What is the difference between Daniel Vettori and Brian
Tamaki? The Black Caps do not bow when they approach Vettori .
. . yet.
Whether it is by circumstance or Machiavellian design, the
left-arm spinner has acquired enough power to dim the
environmentally friendly and energy-efficient lights over
He's now a selector, the stand-in coach, the captain, a
leading bowler and one of our best batsmen.
With former coach Andy Moles dispatched, Vettori's grip on
the reins is complete.
Even Brendon McCullum's voice in the dressing rooms has been
muted by his public demotion from the vice-captaincy.
The cricket community and the media seemed to be in unison
over Moles' departure.
No-one, it appeared, was willing to suggest a mutiny had
taken place or player power was getting out of hand.
Less than a year into his three-year contract, former
Warwickshire opener Moles walked the plank with barely a
squeak - no doubt silenced, to an extent, by the size of his
Before splashdown he meekly complained about not being given
the time to improve, and he rejected the perception he was
ill-equipped to take the national side forward.
Given he got the job only when several higher-profile
candidates withdrew, criticism was directed at New Zealand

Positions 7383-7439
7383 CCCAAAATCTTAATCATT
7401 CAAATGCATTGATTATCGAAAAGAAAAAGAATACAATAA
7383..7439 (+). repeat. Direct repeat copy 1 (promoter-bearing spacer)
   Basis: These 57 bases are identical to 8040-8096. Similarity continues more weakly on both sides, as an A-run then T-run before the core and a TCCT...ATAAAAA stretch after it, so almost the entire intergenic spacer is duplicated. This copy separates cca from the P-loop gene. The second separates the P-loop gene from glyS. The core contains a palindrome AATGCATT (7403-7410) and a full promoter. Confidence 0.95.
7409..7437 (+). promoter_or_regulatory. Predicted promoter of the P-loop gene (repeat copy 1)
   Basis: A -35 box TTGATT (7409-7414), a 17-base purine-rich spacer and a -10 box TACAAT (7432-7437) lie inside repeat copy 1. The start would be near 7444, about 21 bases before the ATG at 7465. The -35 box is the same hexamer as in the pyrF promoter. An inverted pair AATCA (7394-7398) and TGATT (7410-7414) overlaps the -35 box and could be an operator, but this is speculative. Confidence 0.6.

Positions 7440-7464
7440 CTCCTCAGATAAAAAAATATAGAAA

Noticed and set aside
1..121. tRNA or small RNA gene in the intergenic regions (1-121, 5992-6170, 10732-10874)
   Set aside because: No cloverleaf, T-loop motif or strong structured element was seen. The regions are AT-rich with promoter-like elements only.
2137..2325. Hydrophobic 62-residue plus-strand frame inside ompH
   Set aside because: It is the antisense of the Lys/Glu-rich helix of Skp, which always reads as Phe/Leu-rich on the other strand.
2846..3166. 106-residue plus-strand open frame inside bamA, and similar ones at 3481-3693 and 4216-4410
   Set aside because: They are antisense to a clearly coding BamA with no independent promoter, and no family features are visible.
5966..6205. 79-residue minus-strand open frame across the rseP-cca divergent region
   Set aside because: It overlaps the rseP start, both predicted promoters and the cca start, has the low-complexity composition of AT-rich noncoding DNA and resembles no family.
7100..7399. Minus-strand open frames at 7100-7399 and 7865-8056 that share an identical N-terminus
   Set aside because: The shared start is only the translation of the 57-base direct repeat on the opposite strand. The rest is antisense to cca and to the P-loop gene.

Cricket for rushing into the appointment.
Moles' fate had been sealed by a poor report card on which
the country's leading players questioned whether he was up to
Some of the same players flexed their muscle earlier in the
year, when they delayed signing their national contracts
until they had clarity around whether the inbound Australian
tour would clash with the lucrative Indian Premier League
IPL commissioner Lalit Modi singled McCullum out for trying
to exploit a loophole in the tournament rules which would
allow him to play in the IPL as a free agent.
It was unfair to highlight McCullum's name when fellow New
Zealanders Vettori, Jacob Oram, Ross Taylor, Jesse Ryder and
Kyle Mills also delayed putting pen to paper.
New Zealand Cricket chief executive Justin Vaughan said he
saw no point in "having a huge stand-off with our leading
players" and eventually a compromise was reached, with the
planned three-test series cut to two matches.
The tail wagged the dog, Vaughan did not add.
It has been a turbulent start to what is a big summer for the
Black Caps, and if it all goes wrong, Vettori is the only one
left to blame.
And, aside from a few easy games against Bangladesh in
February, the next five months could bring a lot of pain for
the national side.
With three tests against Pakistan in November and December,
and two twenty/20 fixtures, five one-dayers and two tests
against Australia in late February and March, the Vettori
show faces a daunting challenge.
He is a wonderful cricketer and, arguably, New Zealand's best
since Martin Crowe.
The question is whether he has been saddled with too much.
He is still relatively new to the captaincy, having taken
over from Stephen Fleming in November 2007.
And his appointment as a national selector in August this
year was unprecedented.
Even Fleming, whose captaincy skills were highly regarded,
never acquired such power.
Moles' replacement is unlikely to be appointed before the end
of the summer and, even then, it is likely Vettori will have
a big say in who gets the job.
Enough is enough.